UT Health Science Center announced Monday that it is the recipient of a $45 million grant from the Department of Defense and Veterans Affairs.
The money will be awarded over five years to fund research on how “to develop the most effective detection, treatment and prevention programs for the alleviation of PTSD in our combat veterans, those that are active duty service members, as well as previously served veterans,” said Dr. Alan Peterson, director of STRONG STAR CAP, the program in which the research will be conducted.
Announced over the weekend by the White House and the Department of Defense, STRONG STAR CAP is an expansion of the STRONG STAR Consortium led by UTHSC. The consortium is a nationwide network of military, civilian and VA researchers.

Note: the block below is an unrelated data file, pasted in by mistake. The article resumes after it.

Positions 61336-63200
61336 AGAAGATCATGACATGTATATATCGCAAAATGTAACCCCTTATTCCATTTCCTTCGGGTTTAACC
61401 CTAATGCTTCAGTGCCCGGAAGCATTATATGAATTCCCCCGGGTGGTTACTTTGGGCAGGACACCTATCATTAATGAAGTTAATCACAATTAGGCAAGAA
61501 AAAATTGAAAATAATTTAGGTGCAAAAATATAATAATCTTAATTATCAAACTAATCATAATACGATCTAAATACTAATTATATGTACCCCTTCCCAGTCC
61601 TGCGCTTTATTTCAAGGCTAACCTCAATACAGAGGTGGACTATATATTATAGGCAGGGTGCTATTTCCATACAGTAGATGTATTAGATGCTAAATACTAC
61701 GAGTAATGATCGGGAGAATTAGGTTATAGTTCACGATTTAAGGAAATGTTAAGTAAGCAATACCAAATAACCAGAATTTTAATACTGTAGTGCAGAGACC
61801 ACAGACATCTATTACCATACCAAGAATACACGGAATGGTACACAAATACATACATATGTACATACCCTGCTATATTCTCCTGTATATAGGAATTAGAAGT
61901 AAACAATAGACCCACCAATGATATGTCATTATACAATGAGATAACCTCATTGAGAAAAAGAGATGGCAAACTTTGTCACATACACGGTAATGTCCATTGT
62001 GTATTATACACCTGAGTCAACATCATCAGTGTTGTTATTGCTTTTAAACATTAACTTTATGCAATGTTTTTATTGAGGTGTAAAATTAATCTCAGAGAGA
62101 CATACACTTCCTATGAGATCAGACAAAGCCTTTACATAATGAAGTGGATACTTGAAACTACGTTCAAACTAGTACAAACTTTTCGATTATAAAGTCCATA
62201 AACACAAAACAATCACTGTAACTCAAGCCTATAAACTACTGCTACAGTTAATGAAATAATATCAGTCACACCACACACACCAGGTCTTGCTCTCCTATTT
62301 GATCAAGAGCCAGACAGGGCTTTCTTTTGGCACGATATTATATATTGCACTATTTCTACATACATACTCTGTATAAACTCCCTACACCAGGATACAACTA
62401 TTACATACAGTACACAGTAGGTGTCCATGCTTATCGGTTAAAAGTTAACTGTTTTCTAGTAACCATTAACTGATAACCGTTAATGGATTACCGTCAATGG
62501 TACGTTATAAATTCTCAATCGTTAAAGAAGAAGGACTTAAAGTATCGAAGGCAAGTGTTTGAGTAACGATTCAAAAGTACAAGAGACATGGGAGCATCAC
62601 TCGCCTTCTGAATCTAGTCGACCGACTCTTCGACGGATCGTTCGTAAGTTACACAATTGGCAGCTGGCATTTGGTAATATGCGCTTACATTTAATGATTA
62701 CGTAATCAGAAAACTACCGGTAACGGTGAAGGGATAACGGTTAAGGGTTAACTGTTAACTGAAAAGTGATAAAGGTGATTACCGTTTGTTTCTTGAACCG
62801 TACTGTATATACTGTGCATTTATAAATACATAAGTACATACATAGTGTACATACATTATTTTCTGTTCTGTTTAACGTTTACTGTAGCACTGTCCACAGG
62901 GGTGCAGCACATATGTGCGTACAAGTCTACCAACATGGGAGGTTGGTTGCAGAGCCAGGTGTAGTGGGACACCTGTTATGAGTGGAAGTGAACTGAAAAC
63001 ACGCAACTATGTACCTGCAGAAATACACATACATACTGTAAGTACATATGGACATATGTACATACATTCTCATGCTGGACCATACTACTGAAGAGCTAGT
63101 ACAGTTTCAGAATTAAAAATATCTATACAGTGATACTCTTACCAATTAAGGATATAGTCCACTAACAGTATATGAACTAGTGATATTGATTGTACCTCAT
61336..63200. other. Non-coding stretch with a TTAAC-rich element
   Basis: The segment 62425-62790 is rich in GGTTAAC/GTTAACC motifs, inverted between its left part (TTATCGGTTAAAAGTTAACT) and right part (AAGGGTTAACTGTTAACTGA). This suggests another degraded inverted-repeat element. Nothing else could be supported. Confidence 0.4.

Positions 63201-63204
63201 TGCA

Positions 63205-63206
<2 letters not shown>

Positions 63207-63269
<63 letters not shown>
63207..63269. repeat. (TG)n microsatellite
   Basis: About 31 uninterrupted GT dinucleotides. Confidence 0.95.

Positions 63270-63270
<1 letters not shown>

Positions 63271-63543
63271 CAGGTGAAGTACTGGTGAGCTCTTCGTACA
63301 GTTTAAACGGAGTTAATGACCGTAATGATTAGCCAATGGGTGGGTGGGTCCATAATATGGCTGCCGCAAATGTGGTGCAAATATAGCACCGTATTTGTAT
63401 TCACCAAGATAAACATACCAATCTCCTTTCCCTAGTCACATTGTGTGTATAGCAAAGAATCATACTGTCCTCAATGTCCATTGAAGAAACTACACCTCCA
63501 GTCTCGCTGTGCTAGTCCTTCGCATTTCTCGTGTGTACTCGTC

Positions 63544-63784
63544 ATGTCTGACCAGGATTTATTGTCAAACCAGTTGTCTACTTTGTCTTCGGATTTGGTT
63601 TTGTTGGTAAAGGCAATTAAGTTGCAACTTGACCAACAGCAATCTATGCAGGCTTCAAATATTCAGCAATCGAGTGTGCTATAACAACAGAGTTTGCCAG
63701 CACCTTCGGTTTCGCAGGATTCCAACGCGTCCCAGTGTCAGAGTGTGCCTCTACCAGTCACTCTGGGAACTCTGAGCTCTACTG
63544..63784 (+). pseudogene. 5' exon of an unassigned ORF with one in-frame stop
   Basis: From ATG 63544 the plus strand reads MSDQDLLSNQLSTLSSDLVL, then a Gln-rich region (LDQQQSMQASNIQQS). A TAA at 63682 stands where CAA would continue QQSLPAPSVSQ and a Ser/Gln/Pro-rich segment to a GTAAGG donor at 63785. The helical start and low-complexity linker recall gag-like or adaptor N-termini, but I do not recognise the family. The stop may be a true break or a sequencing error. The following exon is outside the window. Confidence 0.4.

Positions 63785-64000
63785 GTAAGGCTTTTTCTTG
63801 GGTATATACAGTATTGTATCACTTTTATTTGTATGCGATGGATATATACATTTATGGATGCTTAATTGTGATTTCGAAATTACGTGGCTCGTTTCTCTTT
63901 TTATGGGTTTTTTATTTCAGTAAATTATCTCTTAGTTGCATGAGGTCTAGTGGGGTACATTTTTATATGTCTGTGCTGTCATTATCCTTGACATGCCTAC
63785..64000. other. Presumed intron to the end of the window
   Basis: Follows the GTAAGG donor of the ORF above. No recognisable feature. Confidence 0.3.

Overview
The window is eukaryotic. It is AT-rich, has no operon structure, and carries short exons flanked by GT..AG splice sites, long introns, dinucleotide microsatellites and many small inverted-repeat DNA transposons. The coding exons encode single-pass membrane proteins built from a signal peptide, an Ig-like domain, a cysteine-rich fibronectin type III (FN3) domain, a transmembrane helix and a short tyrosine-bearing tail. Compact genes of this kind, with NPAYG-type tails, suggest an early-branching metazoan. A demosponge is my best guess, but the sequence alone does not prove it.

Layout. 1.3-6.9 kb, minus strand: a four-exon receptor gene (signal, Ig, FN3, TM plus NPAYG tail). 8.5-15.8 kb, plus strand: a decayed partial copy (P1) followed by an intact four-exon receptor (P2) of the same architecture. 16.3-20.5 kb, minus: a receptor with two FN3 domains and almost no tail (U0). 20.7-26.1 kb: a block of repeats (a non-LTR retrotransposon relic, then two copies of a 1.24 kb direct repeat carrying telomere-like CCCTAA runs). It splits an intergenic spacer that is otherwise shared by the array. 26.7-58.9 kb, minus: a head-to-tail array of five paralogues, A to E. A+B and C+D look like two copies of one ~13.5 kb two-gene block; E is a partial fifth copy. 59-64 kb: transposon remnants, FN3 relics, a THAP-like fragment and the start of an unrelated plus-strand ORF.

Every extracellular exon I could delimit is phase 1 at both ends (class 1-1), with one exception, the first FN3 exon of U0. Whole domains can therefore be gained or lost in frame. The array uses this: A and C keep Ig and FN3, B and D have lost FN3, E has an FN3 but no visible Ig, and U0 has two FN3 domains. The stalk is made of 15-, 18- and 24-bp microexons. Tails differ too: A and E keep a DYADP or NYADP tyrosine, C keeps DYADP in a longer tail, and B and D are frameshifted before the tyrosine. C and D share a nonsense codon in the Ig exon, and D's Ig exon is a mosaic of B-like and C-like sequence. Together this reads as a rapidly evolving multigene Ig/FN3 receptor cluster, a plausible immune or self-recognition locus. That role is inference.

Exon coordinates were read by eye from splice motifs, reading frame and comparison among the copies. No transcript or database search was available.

“PTSD is a silent disease that's not recognized by visually looking at somebody,” said UTHSC President Bill Henrich.
Henrich adds that an estimated 15 percent of combat veterans suffer from some form of PTSD after serving, as well as 6 to 7 percent of civilians.
The emphasis with this grant will be on biomarkers -- biological indicators to help doctors better detect PTSD and track the outcome of treatment.
"Now we have to find out what the true prevalence of it is and then we have to, after identifying which forms of the disorder people have, get them on the right therapy so we can cure it,” Henrich said.
And that is the ultimate goal: to develop not just a more effective treatment, but a cure.
"To set our sights any lower than that would be a disservice to our troops,” Peterson said.
Peterson also noted that service members who have never deployed sometimes suffer from PTSD because of the tremendous stress they deal with daily.
UTHSC is partnering in this research with San Antonio Military Medical Center, Wilford Hall at Joint Base San Antonio-Lackland, and Darnall Army Medical Center in Fort Hood.
The $45 million will be dually managed by UTHSC and the VA National Center for PTSD.